Building & Riding a twisty hip jump transfer thingy

Last month we began building Rhodorooter, a steep downhill trail through the rhododendron thickets of Berm Peak. At the top.


Last month we began building Rhodorooter,
a steep downhill trail through the rhododendron thickets of Berm Peak. At the top around the very first turn, we
made a mess. Dubbed the Kevin Jump, this failed project
was Kevin’s plan to build a twisty transfer hip thingy out of two dead trees. We figured that throwing some dirt on the
stumps would make for a nice bonus feature. It didn’t. And so we began a series of quick fixes that
didn’t really fix anything. And now this mess sits right at the beginning
of Berm Peak’s newest trail, and that’s not gonna do. So today we’ll set out to rebuild the Kevin
Jump into something fun, and rideable. But first we need an actual plan. Rhodorooter starts with a hard right turn,
and if you blink you’ll miss the lip of the Kevin Jump. The rider must pull right to catch the landing,
and twist left to point down it. That would make the Kevin Jump a right transfer
left hip, if it worked. We need to fix this mess of a runup so riders
can maintain their speed around the turn, position the lip in a better spot, and increase
the size of the landing considerably. For starters, we’ll work on that landing. Using logs from dead trees, I’m building
a cage to keep all the dirt where we want it. Not only does caging speed up the building
process, it also keeps the landing contained. This is turning out to be really effective. There are countless ways to build jumps, but
you can usually categorize them as tabletops or doubles. A double has a separate lip and landing with
a gap in between, while a tabletop is essentially the same thing but with the center filled
in. I’ve actually seen someone (on facebook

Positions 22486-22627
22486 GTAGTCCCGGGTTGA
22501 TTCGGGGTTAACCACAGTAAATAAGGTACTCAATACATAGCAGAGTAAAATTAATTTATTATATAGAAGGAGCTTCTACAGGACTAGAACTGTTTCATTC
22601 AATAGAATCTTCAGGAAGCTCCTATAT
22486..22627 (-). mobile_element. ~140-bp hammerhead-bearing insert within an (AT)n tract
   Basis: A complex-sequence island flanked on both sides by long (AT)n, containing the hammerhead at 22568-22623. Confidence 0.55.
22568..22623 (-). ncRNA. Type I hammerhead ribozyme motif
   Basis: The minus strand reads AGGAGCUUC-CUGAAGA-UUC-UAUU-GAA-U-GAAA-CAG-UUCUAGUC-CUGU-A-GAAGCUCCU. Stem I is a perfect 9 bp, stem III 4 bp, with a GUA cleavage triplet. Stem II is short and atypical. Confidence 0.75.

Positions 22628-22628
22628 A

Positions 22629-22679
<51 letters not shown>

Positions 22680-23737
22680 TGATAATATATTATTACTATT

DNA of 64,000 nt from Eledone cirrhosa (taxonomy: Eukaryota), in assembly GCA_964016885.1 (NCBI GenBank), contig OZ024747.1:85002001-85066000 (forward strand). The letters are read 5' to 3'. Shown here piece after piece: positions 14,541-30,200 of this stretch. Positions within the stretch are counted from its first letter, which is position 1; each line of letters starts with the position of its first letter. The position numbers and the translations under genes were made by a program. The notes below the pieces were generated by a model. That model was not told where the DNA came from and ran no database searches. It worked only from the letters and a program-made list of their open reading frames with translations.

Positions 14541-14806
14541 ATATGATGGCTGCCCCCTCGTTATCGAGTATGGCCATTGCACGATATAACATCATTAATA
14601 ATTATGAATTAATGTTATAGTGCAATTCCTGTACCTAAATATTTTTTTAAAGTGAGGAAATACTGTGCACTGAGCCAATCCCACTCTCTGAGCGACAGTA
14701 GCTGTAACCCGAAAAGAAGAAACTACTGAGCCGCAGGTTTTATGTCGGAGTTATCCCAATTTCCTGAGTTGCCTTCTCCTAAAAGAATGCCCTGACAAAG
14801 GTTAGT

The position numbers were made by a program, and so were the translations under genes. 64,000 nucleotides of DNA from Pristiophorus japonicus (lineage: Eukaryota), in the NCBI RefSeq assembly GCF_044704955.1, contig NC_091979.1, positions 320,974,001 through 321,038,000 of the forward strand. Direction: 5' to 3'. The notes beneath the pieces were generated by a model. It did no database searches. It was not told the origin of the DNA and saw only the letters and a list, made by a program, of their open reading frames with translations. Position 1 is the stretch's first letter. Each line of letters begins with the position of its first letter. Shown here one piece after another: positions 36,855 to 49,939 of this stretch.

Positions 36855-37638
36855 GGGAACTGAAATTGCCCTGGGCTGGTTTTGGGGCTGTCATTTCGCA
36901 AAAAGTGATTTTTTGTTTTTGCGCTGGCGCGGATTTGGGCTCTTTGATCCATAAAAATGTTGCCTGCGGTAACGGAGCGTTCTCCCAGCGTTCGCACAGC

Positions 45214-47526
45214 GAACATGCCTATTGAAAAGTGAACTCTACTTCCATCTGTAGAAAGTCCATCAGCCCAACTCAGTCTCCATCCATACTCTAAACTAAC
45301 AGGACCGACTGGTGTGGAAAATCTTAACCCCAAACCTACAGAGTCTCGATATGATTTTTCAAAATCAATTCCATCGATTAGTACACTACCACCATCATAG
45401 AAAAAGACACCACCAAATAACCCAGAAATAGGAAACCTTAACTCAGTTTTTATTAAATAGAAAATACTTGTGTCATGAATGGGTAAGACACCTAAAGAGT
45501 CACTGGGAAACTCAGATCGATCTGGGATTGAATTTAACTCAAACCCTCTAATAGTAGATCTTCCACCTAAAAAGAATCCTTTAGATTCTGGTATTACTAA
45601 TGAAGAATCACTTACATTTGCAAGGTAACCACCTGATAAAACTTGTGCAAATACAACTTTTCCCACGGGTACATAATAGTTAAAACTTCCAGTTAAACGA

of course) angrily question the purpose of doubles. He insisted that doubles are pointlessly dangerous
and only exist for daredevils to prove themselves on. To Facebook guy, doubles are just a macho
thing. But actually doubles are a dirt thing. You know, that heavy stuff you need to move
with a shovel? Depending on the size of a tabletop, it could
take many times the dirt of a comparable double, and when you’re the one slinging the dirt
that’s a pretty tough sell. In our case, the dirt was hard won from the
high spots on the forest road. Some of it was right there for the taking,
and just needed to be shoveled and wheeled out to the jump. But as we worked out way down the road things
started to get a little messy. When mud season finally ends, we’ll need
to do something more permanent here, but that dirt from the forest road gave us everything
we needed for the landing. A little shaping and a little packing, and
we could let the landing sit for a while to harden. Next up was the berm. Strangely enough this is the very first berm
on Berm Peak. Since the jump is coming right out of a turn,
we need to maintain as much speed as possible. But ideally this Berm would be a bit wider. To do that though we’d need to cut further
into the rhododendrons, and I didn’t want to. So we made due with the trail we had. While Kevin worked on the Berm, I began building
the wooden lip. Not only are wooden lips easy to build, they’re
mostly maintenance free. And although this one will stand only 3 feet
tall, it follows the exact same 10.5’ radius as our much bigger airbag launcher. Moving forwards I can use this off-cut as
a template instead of the paint can and string method. To get a lip positioned right is more of an
art than a science. Since the jump would be a right transfer,
I rolled the lip to the right a few degrees and fixed it in place with posts, lags, and
dirt. From there, I worked on finishing touches
until Kevin came back so we could finally give this thing a try. We did a few test approaches to find our lines,
and it was finally time to send the Kevin Jump once and for all. But for some reason, nobody was really feeling
it. Carrying speed out of that berm was more challenging
than we expected. Sure it was still soft, but it was something
else. The whole thing just felt like a broken collar
bone. So we ended up digging again. And rolling up again. And continuing to dig more. I even reluctantly agreed to pull out a few
dendrons to make the the turn wider, but we had bitten off more than we could chew. Then the rain moved in and we had to call
it quits for the night. New clay features run…a little slow if you
don’t give them time to dry out. So we’d have to wait for dry weather to